Valladolid Conspiracy (1809)

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Valladolid Conspiracy (1809)

The Valladolid Conspiracy was a group that gathered in Valladolid, Michoacán, to discuss political issues. It included military men, clergymen, and lawyers. Discontented with the Spanish colonial regime because of the coup d'état of September 1808, which had ended the possibilities of furthering their autonomist interests, they moved from conversation into conspiracy in September 1809. Following the autonomist proposal presented by the Ayuntamiento of Mexico in 1808, they intended to establish a junta or congress in Valladolid in order to prevent the peninsular Spaniards from turning New Spain over to the French. The conspirators counted upon the support of military units and of some Indian communities, who were promised an exemption from paying tribute. The insurrection, which was to occur on 24 December 1809, was revealed on 21 December. The plotters, among them Captain José María García Obeso and Lieutenant José Mariano Michelena, as well as the Franciscan Friar Vicente de Santa María, were arrested. Although their role in the conspiracy was clearly proved by the authorities, they were not severely punished. This leniency was due, in part, to the conciliatory attitude of the viceroy, Archbishop Francisco Javier de Lizana y Beaumont. Several of the plotters took part in the conspiracy of 1810, which gave rise to the insurgent movement.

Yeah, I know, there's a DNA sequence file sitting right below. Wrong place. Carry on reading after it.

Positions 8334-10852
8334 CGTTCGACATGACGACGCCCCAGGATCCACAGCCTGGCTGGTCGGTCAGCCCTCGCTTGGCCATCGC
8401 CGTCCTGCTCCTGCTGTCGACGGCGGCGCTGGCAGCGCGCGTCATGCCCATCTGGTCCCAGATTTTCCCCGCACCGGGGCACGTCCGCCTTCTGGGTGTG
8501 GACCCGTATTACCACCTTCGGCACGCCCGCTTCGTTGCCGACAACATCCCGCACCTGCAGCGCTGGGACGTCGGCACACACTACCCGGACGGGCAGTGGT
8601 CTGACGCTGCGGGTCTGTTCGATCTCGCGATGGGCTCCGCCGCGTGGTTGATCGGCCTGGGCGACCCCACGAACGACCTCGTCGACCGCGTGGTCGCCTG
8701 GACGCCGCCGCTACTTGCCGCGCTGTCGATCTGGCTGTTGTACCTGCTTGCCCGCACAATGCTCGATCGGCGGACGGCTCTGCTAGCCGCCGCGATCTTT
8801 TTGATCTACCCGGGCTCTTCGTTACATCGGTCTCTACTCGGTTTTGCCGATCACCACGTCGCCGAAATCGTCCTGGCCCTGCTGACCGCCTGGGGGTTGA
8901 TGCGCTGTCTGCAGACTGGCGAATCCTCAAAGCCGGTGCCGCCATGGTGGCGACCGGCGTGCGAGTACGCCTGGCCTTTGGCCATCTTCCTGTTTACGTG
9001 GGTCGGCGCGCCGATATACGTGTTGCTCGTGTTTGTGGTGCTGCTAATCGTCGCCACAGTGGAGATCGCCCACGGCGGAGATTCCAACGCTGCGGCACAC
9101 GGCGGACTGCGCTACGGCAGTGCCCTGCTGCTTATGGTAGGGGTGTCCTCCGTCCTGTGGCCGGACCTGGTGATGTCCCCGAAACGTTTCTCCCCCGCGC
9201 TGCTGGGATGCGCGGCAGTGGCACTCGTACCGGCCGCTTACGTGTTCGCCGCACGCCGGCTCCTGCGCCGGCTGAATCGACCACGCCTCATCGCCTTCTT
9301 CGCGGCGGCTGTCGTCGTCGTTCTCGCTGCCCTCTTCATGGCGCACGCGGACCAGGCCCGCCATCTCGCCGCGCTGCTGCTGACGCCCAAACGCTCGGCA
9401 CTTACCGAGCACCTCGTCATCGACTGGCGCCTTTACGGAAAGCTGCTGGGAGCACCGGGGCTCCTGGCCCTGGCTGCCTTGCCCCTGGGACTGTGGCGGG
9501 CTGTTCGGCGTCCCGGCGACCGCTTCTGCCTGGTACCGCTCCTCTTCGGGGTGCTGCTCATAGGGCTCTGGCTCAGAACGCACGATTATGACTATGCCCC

See alsoNew Spain, Viceroyalty of .


Lucas Alamán, Historia de Méjio (1985), vol. 1.

José Mariano Michelena, "Verdadero origen de la revolución de 1809," in Documentos históricos, edited by Genaro García, 2nd ed., vol. 1 (1985); and Diccionario Porrúa de historia, biografía y geografía de México, 5th ed., vol. 3 (1986), p. 3,070.

Additional Bibliography

Chowning, Margaret. Wealth and Power in Provincial Mexico: Michoacán from the Late Colony to the Revolution. Stanford, CA: Stanford University Press, 1999.

Franco Cáceres, Ivan. La intendencia de Valladolid de Michoacán, 1786–1809: Reforma adminstrativa y exacción fiscal en una región de la Nueva España. Mexico City: Instituto Michoacano de Cultura: Fondo de Cultura Económica, 2001.

Mejía Zavala, Eugenio. Antonio María Uraga y Gutiérrez, conspirador de Valladolid en 1809. Morelia, Michoacán, México: Instituto de Investigaciones Históricas, Universidad Michoacana de San Nicolás de Hidalgo, 2005.

                                          Virginia Guedea

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Valladolid Conspiracy (1809)

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